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    In a lot of ways, times were simpler thirty years ago. Kids could ride their bikes to a nearby convenient store to buy baseball cards that cost 50¢ a pack. In 2010, parents are reluctant to let their kids out of sight, so instead they drive them to a department store to buy cards that now cost $2.99 a pack.

    If you're a native Louisvillian or have lived here for any length of time, chances are you have heard of Presto the Clown, a fixture on WDRB Channel 41 for nearly a decade from the station's inception in 1971 until 1980. Played with ease and aplomb by Bill Dopp, Presto donned red and white face paint and wore a puffy shirt long before Jerry Seinfeld ever donned one. But Dopp was a magician not a jester. He entertained in a grandfatherly sort of way to thousands of children who watched him after school on weekday afternoons.

    He performed magic tricks, read fan mail, introduced cartoons, sent out birthday greetings, and chatted with puppets Honey Bunny and J. Fred Frog. Off the air he made many personal appearances around town and become woven into the fabric of the community. But those sort of local, afternoon gatherings hosted by Presto are a thing of the past. In fact, WDRB no longer even has any children's programming. As recent as the mid-90s, the Fox Kids' Club, fueled by shows like The Mighty Morphin Power Rangers, had nearly 50,000 young members.

    But even in the past fifteen years, much has changed with the broadcasting industry. Since Presto's run ended, the past three decades have seen television and technology evolve by leaps and bounds. Kids now have exponentially more entertainment options than their parents had in the 70s and 80s. But kids are still kids, right? Wouldn't they watch the same type of shows that aired in the 1970s? Wouldn't the children of Louisville clamor for the same programs that were popular years ago? Not necessarily.

    Few people know more about the television business and specifically about the history of Louisville television more than WDRB's Ray Foushee, who has been an on-air personality and voice-over extraordinaire since the early 1980s and is now the station's Director of Marketing, Research, & Publicity. Foushee doesn't think the conventions of the Presto show, a one-camera operation with a minimal set, translate well to today's kids.

    "No, kids are so overstimulated today. It's like everything has to be overpowering; it has to be constant stimulus," said Foushee. " If you went back and watched Presto, you see him doing the sands of the desert trick. It's so quiet. It demands that you engage yourself - that a kid actually sit there and listen to what's going on because it's not a constant explosion or strobe light colors and flashes." He adds, "I think media kind of changed the kids. They kept cranking it out and cranking it out, and now it's what kids demand. It's like a drug."

    Foushee, as much a TV fan as he is a TV professional, believes television has changed with the times, and while that may be a business necessity, it's not necessarily a good thing. He describes the days before and during Presto's run as a more innocent time, "I sound like an old curmudgeon, but it was a better time," he admitted, saying today's culture is so different. "It's this constant sensory overload because we can. You didn't have the technology available to do all of these wild special effects and everything back when we were kids. So there had to be content to engage you. Special effects were literally that - they were special; they didn't have them very often. But now you can make everything flash, boom, bang, and if anything is quiet for more than five seconds it's sort of like we've got to pick it up here. And there's 900 other choices on that remote, too. So, let's go where something's happening."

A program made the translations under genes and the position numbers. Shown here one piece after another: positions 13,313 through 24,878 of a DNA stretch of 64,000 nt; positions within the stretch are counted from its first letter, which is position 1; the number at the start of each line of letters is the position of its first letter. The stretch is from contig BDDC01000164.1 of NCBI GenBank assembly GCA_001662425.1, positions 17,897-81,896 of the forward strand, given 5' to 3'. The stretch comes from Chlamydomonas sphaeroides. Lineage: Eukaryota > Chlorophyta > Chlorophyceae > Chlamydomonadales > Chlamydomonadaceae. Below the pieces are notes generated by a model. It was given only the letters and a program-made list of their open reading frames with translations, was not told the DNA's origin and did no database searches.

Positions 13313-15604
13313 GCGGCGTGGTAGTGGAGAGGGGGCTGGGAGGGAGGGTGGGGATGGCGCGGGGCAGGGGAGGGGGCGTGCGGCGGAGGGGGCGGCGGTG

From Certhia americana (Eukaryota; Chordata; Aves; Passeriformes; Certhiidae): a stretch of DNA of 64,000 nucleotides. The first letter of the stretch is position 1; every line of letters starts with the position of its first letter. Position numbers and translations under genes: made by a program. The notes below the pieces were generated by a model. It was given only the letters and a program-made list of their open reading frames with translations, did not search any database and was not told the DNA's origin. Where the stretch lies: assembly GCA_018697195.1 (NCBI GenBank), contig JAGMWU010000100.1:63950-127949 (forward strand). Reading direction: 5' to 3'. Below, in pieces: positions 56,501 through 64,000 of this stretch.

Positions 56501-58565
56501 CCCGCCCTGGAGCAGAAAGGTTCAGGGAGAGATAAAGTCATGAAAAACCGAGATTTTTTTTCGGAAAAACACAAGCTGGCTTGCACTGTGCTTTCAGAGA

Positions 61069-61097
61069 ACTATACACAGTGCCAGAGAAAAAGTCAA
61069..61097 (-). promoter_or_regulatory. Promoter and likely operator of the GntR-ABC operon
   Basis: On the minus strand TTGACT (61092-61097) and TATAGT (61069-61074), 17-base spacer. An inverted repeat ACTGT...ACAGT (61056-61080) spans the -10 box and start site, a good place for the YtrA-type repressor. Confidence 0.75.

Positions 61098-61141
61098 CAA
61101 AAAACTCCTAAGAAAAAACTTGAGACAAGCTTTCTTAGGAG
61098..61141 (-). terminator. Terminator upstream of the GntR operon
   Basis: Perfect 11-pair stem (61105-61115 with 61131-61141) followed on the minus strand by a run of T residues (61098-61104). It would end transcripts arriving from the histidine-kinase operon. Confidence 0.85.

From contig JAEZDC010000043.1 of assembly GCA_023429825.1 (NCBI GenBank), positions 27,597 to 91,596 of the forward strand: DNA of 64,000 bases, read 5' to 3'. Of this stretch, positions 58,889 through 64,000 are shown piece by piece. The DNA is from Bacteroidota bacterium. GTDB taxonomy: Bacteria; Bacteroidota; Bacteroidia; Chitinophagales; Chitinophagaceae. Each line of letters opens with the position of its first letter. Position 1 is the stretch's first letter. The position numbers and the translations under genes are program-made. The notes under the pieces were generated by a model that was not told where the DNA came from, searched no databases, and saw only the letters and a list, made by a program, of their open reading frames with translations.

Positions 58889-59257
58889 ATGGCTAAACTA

In 1980 when Presto left television, few would have imagined the multiple Nickelodeon and Disney channels of today. With literally offer a dozen kid-specific stations offered on most basic cable and satellite packages, the need for local children's entertainment is completely different from when WDRB signed on as one of only 34 independent stations in the county twenty-nine years ago. Then, they were an alternate choice filling a void. While the networks aired soap operas, WDRB could show children's programming and get good ratings doing so. What kid would pass up Speed Racer, Ultraman, Gilligan's Island, or even the Hilarious House of Frightenstein to watch The Days of Our Lives? One can only imagine how high WDRB's afternoon ratings were during the Watergate Hearings.

    But whether a station was an independent or a network affiliate, Louisville television from the 50s through the 80s had a heavy local flavor, and these weren't always kids' programs or newscasts, either. Talk shows, teen dance shows, talent shows, Funny Flickers on WAVE, and WHAS' venerable T-Bar-V were fixtures on Louisville TV for years. But part of that glut of local programming was out of necessity. "These days there's so much stuff in syndication, so many movie packages that you can buy, so many syndicated off network reruns you can get," explains Foushee. In fact, today's broadcast business is geared toward supplying stations with programming content. Foushee sees the good and bad in this. "It's really good because that lets the station program itself fairly easily and economically. But in so doing, it takes up time during the day when you would have said, ‘Hey, we're off the air unless we come up with something' and that's where the local shows came from."

    Presto was the quintessential local show. It was inexpensive to make. It was just a matter of paying Dopp, who was capably assisted by his wife June for years. Studio time, cameras, and equipment were already there as was a Warner Brothers cartoon library, which included about 400 cartoons and came with a ten-year license. That meant the station could run them as often as they wanted. These days when a station buys the rights to a program, it only gets a certain number of runs over a much shorter period of time. So unlike the Warner cartoons, there are now restrictions on showing what, when, and how often.

    Foushee recalls the unlikely story of how Presto arrived at WDRB. The Dopps were traveling north and spent the night in Louisville. This happened to be shortly before WDRB was to go on the air. Dopp apparently read about the new station in the newspaper, and he saw an opportunity. "The next day before they left town, he went by and saw the general manager of the station (Elmer Jaspan) telling him ‘I know you've got a station coming on the air, and have you thought about having a kid's show?' I do this; I can do this. They basically struck a deal, saying yeah OK fine, and that's how Presto started on 41," says Foushee. Local kids had no idea of the serendipity involved in the whole casting, but it didn't matter to them. They just knew, school was out in the afternoons, and it was Presto time.